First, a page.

Cinque terre ? National Park of the cinque terre - Monterosso ? Vernazza ? Corniglia ? Menarola ? Cinque terre Lovers Lane ? Riomaggiore ? Via dei Santuari - travel links
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The Cinque Terre


The Cinque Terre

Cinque Terre are precisely five enchanting medieval villages clutching on to a breathtaking coastline, down slopes that lead rapidly to the shore. A marvellous sight. Over the centuries, Man has shaped the landscape, eking out just enough space from the ungenerous terrain to create precious land for cultivation. Thus were born the terraces descending towards the sea, with vine or olive cultivations, held up by almost 7000km of stonewalling. Beneath the cultivations, clutching on to the rock and the sea, rise five villages, intact, in a characteristic maze of colourful houses. Unesco has nominated the Cinque Terre a World Heritage Site, and the Italian State has created the National Park of the Cinque Terre to ensure their preservation.

The best way to understand this region is to walk through it, along the dense network of trails and muletracks that were once the only means of access. There are 21 trails to explore in the Park, one of which runs along the coast and links up all five villages. The Cinque Terre are also an ideal place for lovers of the sea: the coast is dotted with cliffs, bays, beaches and caves. The sea floor is rich and varied, a paradise for scuba divers, thanks also to three fascinating underwater itineraries designed by the Park.

The itinerary can be done in a couple of days but it is worth staying longer to explore the villages and the National Park along the unforgettable hiking trails suspended above the coast, on foot, horseback or mountain bike. For an enchanting stay you can choose from several hotels in Cinque Terre, or the simple and discreet charm of a Cinque Terre inn. For those looking for something different, there is an excellent selection of inviting rooms or bed-and-breakfasts in Cinque Terre, set in the charming towns looking out over the sea.

How to get there: The easiest way to get to the Cinque Terre is by train, thanks to frequent services along the Genoa-La Spezia line. If you are coming by car, take the A12 motorway, exit at Brugnato for Vernazza and Monterosso, or exit at La Spezia for Riomaggiore and Manarola. The roads are very narrow and winding, suitable only for expert drivers. But the most picturesque way to arrive is by boat. During the summer there is a daily ferry service between Cinque Terre and Portovenere and the Gulf of Tigullio.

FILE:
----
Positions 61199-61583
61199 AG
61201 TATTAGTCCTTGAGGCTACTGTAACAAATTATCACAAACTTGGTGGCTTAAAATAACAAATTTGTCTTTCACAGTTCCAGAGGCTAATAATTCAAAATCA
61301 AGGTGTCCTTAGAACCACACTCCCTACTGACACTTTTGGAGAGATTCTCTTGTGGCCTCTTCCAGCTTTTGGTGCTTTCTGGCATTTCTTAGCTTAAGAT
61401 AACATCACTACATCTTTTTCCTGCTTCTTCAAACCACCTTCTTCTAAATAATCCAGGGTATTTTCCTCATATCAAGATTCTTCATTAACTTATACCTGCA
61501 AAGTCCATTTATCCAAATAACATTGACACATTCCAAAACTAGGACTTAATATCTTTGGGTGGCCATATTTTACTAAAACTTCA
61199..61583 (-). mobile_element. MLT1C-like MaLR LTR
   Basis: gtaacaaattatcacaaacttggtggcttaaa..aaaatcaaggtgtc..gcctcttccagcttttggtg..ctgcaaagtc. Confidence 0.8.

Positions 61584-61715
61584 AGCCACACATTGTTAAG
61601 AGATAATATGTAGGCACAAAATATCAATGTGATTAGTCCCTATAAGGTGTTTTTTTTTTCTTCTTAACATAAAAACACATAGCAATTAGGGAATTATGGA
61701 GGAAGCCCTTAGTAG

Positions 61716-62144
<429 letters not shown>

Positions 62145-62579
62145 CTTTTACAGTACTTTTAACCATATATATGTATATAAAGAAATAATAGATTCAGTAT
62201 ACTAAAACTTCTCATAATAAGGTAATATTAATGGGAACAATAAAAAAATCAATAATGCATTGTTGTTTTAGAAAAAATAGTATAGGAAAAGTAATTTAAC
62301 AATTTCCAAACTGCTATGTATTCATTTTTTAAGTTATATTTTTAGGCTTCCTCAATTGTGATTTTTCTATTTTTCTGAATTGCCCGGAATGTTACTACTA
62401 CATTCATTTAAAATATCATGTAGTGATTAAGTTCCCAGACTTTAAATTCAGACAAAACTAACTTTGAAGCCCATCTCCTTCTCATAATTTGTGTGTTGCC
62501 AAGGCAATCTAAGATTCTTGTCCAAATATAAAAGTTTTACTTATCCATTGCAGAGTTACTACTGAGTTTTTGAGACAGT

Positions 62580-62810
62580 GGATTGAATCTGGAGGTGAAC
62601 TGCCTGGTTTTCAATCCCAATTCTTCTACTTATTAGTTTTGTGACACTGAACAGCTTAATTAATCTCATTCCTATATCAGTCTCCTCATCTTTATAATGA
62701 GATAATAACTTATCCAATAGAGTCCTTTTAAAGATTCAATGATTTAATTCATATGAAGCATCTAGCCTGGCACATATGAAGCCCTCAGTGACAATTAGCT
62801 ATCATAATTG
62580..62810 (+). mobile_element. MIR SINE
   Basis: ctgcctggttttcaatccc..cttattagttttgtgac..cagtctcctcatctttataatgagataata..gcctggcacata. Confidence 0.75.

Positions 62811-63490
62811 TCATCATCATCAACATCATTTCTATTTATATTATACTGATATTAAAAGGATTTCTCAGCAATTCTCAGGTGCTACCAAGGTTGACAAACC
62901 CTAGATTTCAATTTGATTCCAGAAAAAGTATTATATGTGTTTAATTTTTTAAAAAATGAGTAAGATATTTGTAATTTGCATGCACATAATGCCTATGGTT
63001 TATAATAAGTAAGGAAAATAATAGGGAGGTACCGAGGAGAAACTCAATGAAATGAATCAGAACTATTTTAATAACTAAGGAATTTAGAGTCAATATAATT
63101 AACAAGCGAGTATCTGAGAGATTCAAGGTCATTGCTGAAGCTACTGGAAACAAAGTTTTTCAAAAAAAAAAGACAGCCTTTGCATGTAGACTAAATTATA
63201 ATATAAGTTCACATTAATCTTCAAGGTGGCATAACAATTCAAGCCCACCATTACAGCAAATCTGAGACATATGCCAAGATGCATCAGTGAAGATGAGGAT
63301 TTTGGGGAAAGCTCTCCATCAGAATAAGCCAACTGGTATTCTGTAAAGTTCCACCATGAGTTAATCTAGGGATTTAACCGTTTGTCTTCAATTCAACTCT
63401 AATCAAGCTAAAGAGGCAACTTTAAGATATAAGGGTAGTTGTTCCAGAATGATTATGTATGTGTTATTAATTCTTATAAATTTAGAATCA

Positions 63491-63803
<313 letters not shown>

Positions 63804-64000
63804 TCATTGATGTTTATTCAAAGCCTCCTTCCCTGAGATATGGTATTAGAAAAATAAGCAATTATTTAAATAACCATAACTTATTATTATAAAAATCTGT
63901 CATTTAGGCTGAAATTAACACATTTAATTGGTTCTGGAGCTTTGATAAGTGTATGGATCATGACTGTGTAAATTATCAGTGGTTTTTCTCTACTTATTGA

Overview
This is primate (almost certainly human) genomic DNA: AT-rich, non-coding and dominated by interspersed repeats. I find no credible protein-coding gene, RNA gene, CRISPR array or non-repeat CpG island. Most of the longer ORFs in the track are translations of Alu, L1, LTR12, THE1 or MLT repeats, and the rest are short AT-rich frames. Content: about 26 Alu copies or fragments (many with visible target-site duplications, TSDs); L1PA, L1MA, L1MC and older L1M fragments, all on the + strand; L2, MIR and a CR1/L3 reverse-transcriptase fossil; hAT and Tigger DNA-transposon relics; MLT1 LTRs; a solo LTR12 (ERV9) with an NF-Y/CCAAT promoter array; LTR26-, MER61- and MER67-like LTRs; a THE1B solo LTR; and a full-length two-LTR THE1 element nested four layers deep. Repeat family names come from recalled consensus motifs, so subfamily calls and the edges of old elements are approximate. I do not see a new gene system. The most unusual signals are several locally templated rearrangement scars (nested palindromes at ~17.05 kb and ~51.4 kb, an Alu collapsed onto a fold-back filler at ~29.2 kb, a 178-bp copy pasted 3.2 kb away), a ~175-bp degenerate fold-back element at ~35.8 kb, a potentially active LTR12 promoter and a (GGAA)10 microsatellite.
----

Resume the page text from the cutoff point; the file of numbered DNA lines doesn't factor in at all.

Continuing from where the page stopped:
Monterosso is the first village coming from Genoa and the only one to have a beach. The village holds the remains of ancient Genoese fortifications and the convent of Saint Francis dating back to the 17th century, which houses a number of paintings of significant value, such as a crucifixion from the Van Dyck school. Don't forget to taste the most famous product: Sciacchetrà raisin wine.

Vernazza is the only real port in the Cinque Terre. It preserves part of the imposing Genoese defence walls and the beautiful church of Santa Margherita di Antiochia, built on a rocky spur. It is marvellous to wander through the narrow streets and up and down the steep stairways of this charming townlet. Ask the local diving centre about the wonderful rocky seafloor.

Corniglia hangs above a rocky promontory overlooking the sea, surrounded by a basin of vines. It is reminiscent of the farmland further away from the Ligurian coast. Don't miss Saint Peters church, built in 1334 in Genoese gothic style with later reworkings from the baroque period.

Manarola is perhaps the most striking of the Cinque Terre. The houses are built sheer above the sea and descend towards the marina, suspended between two rocky spurs and inhabited by brightly coloured boats. Manarola is the starting point of the famous Lovers Lane or "Via dell'Amore", a path leading to Riomaggiore, sheer above the sea.

Riomaggiore Legend has it that was founded by Greek refugees in the 8th century. The village is set out in two formations of brightly coloured houses. The church of Saint John the Baptist has a beautiful gothic facade and a splendid rose window from the 14th century, while above the village lie the ruins of a castle. However, the most fascinating part of Riomaggiore are its houses, tall and narrow, with entrances on different levels at the front and back.


The Cinque Terre boasts yet another striking itinerary, albeit little publicised: "Via dei Santuari". It goes from Monterosso to Riomaggiore winding its way to the ancient sanctuaries built on the mountain by the devout inhabitants of these lands.


Photos courtesy of: APT Tigullio, APT Cinque Terre Golfo dei Poeti

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